I wouldn't sweat it for IM (internal medicine) as long as you are flexible about where you match.
I think EM is more competitive and you probably would have to apply to more places for EM.
Besides, you still have 3rd year to improve your chances. So far I've done 1 week of peds rotation. I could already see who is destined to "honors" and it's not the person with the highest USMLE score or even good grades during the first two years of med school.
Like they say, "third year is the time to shine!" too bad, so far it's not the case for me.
Hi, I am pretty sure you can find a residency somewhere with that score. If I were you, I wouldn't worry too much about that.
Just curious- what were you scoring on QBank/Qbook before the USMLE? I will be taking it soon and just would like to get an idea.
Thanks a lot! Good luck to you!
I'm very sorry your upset about your score, Hannah. After reading that you got 70-75% on QBank, now i'm very scared about getting my score. Do you have any idea what may have happened during the test to affect your performance? When you came out of the test, did you have a really bad feeling or did you expect that you did much better and the score come as a complete shock to you?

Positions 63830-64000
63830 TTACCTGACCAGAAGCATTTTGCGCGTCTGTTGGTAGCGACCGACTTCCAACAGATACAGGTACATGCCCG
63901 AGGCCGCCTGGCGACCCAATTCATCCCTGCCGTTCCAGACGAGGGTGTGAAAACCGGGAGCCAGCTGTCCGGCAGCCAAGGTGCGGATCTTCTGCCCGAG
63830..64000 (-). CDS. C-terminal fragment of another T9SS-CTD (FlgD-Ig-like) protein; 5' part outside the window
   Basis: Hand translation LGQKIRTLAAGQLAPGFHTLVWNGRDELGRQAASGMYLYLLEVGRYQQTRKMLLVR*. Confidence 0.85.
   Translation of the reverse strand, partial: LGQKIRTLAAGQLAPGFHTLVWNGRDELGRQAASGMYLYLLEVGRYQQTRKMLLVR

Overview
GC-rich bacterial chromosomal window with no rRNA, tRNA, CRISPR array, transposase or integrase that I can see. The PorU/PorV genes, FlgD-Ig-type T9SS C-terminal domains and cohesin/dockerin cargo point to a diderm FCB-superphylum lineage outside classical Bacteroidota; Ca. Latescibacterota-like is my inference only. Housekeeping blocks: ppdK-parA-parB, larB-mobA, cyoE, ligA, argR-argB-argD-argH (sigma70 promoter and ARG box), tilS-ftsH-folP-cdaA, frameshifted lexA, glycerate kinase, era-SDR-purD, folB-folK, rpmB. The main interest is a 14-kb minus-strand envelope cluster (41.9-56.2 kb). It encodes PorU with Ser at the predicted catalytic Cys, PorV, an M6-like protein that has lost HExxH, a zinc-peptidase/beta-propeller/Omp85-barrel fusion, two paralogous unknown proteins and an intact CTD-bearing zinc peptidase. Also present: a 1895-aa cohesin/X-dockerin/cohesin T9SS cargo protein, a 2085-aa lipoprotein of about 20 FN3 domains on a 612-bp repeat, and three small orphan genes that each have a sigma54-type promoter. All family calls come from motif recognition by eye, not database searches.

Hey Hannah, I'm sorry to hear that you are unhappy with your score too. I've just started third year too, but I know that you will not have a problem matching into IM with your score (IM is still being filled with ~40% non-american medical school graduates, and all residency programs favor american medical school graduates); and I don't think that you will have a problem matching in EM if you do well third and fourth year. When it comes time to apply, just make sure that you sit down with someone (your dean of student affairs, EM residency director at your school) to get some advice about where some good places to apply would be. Unlike the MCAT, board scores aren't even supposed to be used as cutoffs or to measure a student's apptitude according to the nbme (even though they unfortunately are in some of the most competetive residency programs), and I'm sure that your honors in your pre-clinical work will show that you do have a strong grasp of the subject matter. You can also take step 2 early (right after 3rd yr, before you apply) and if you do well on that, that will help your application too. Most things that I've read about residency programs and heard from profs, upperclassmen etc indicate that the average residency program in most specialties is just looking for people that they will enjoy being around for the 3-4 yrs of your residency, not people with the highest board scores. Good luck.